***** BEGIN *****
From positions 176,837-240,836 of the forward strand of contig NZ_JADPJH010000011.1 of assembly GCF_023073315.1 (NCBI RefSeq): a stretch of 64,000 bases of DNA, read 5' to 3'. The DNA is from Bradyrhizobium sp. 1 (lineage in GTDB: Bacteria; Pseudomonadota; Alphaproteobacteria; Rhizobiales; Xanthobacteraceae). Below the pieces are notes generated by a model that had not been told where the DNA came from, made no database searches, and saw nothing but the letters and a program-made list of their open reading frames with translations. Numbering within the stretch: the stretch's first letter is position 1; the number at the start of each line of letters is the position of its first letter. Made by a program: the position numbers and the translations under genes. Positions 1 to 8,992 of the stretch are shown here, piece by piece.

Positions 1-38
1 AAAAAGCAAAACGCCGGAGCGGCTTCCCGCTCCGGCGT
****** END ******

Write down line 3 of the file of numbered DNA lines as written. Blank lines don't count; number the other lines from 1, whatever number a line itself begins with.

1 AAAAAGCAAAACGCCGGAGCGGCTTCCCGCTCCGGCGT